“The children can see you!” she whispered harshly and pointed at the window that faced the wall he had shoved Afonja against. The latter was released and he dashed out of the compound before Uche changed his mind.
When he was gone, Philomena retreated slowly into the house, her children needed comfort.
“It is a good thing that the child looks like his father,” Rose muttered, looking at her grandchild lovingly.
Becky shifted on the bed, the pain on her stomach was excruciating. Her mother glanced at her.
“So he has not come here since yesterday night?”
“No, he hasn’t.”
Rose set the child beside his mother. “You should have been stronger. Don’t you know that an operation is expensive?”
Becky sighed. “Mother, I tried, but the pain was unbearable.”
“But it wasn’t painful when you were spreading your legs for him.”
Becky looked away, wishing that her mother would go. Her presence was discomfiting. A fragile looking nurse with piercing eyes came to them with a file, thermometer and a sphygmomanometer.
“Good afternoon,” she said to Rose and without waiting for a response, said to Becky, “How are you?”
“I’m in pain.”
She opened the file and glanced at it. “Have you been given the afternoon medication?”
“And you didn’t say anything? You just lay there?”
“I didn’t know…”
“That is the problem, you’re too young to know the serious things of life, talk of less what it means to have a child.”
Rose didn’t like the tone of the woman. “Nurse, she didn’t know. Can’t the medicine be given to her anymore?”
“Are you her mother?”
The nurse looked at her cursorily and shook her head. “No wonder…”
“No wonder what?”
“Nothing. I will bring her medicine.” She grabbed Becky’s arm and tied the sphygmomanometer around it.
Becky had been using the arm to cradle her child, so she made to use her other hand to draw the child to herself. But this upset the nurse who wanted her to remain steady so as to get an accurate reading.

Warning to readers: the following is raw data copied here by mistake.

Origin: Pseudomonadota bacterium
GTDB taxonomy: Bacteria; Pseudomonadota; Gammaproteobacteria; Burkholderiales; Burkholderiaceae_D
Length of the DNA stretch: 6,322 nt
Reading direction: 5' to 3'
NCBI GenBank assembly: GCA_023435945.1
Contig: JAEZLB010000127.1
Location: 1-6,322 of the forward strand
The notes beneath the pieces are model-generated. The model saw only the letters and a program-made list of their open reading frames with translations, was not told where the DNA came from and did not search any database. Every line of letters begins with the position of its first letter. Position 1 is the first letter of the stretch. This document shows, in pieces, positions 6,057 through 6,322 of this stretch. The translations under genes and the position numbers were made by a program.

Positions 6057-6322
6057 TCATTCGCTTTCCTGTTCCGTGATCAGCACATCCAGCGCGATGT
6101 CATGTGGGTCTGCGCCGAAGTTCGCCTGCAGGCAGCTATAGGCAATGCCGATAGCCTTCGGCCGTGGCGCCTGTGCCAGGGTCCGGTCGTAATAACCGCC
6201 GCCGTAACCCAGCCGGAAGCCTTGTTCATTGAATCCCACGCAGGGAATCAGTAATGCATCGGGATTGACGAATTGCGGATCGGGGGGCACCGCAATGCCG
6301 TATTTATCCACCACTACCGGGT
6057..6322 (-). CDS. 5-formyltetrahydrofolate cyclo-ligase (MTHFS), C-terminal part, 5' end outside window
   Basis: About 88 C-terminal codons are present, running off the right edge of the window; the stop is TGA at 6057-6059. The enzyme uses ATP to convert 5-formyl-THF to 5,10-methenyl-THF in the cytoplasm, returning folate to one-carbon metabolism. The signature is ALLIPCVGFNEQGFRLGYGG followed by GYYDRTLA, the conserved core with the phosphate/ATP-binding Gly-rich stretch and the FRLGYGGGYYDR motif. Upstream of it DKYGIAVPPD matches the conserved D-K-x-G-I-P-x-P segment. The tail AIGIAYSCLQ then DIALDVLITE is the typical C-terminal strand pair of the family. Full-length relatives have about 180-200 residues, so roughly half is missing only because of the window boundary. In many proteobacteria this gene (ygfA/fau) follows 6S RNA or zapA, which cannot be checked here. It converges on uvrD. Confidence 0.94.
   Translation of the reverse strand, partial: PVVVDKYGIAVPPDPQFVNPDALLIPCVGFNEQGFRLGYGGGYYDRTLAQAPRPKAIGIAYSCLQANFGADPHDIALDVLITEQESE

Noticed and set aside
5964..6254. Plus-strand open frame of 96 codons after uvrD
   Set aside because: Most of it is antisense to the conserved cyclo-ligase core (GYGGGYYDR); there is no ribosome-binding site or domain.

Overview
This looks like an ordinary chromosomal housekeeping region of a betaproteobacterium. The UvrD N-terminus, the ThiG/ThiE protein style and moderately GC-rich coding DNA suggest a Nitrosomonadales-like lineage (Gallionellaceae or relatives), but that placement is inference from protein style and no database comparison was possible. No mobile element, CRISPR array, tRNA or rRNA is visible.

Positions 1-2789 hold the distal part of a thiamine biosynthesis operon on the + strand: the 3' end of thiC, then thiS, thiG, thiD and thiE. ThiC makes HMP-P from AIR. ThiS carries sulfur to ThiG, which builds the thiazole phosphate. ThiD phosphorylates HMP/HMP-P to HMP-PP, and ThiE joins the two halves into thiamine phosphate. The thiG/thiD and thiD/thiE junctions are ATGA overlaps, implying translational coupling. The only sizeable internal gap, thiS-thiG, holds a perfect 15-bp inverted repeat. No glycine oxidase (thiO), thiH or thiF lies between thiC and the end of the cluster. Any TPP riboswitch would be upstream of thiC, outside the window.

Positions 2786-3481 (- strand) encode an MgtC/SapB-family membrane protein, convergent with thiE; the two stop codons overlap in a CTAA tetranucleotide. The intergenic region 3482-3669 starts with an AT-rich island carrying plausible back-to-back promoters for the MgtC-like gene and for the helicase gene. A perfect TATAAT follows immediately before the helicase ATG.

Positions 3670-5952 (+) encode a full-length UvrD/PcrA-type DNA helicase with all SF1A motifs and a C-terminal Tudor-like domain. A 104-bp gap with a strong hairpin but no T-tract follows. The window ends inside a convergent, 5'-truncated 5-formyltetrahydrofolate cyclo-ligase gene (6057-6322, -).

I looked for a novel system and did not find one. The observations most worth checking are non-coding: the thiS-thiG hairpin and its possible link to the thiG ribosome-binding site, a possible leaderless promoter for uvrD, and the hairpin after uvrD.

“Why are you so fidgety? Can’t you stay still?” she shrieked, slapping her arm.
Rose shot to her feet and shoved the woman. “Are you out of your mind? Why are you beating her? What did she do?”
The nurse was irate. “How dare you touch me with your dirty hands? How dare you push me? Are you crazy?”
“You’re the one who is crazy, because ever since you came here you have been acting like someone whose senses are not intact!”
“You should be ashamed of yourself, how did this child get pregnant under your nose? What kind of mother are you?”
Becky could feel eyes on her and kept her eyes on her baby’ head.
“Oh that is your problem? Well don’t be so quick to judge me, you don’t know whether your daughter would do the same thing.”
“I don’t have a daughter and I won’t have one who will spread her legs for every man.”
“Well then, may your son impregnate as many young girls he lays his hands on.”
“I don’t have a son who will bring me such disgrace!”
Rose stopped, glanced at the nurse’s ring finger and then tilted her head to one side. “You’re married, you don’t have a daughter, and neither do you have a son. So what do you have?”
The nurse glared at her and Rose laughed. Two nurses rushed over to them and tried to intervene but Rose would have none of it.
“Now I see your problem. You don’t have anything and you’re unhappy that others do.”
“People like you should not have children, you don’t know how to raise them.” The nurse answered in a shaky voice.
“But I have them, boys and girls. I don’t think you ever will, your hateful body will reject them.”
Becky didn’t know whether to smile at her mother or cry for the nurse.
It was almost eight thirty when Toye left the station and headed home. The streets were deserted but he liked it that way. He wanted to be alone, he needed to reflect on his life and what he could do to stop the decline in it. As far as he was concerned, the only good thing he had going for him was Annabelle but even she would not hang around very long if he didn’t do something to improve his life. Doyin was right about this.
As he turned off the Abowu Anglican Church, he thought about Doyin’s proposition to close the case and started to think that it might be the best option for him, when he felt someone following him. He walked past the church fence, turned towards the commercial Aribisala Street and ducked behind one of the stalls when he saw the man looking for him. It was Afonja Elewe.
“Afonja,” he called, slowly bringing out his baton. “Why are you following me?”
“I have something to tell you, you will want to hear it.”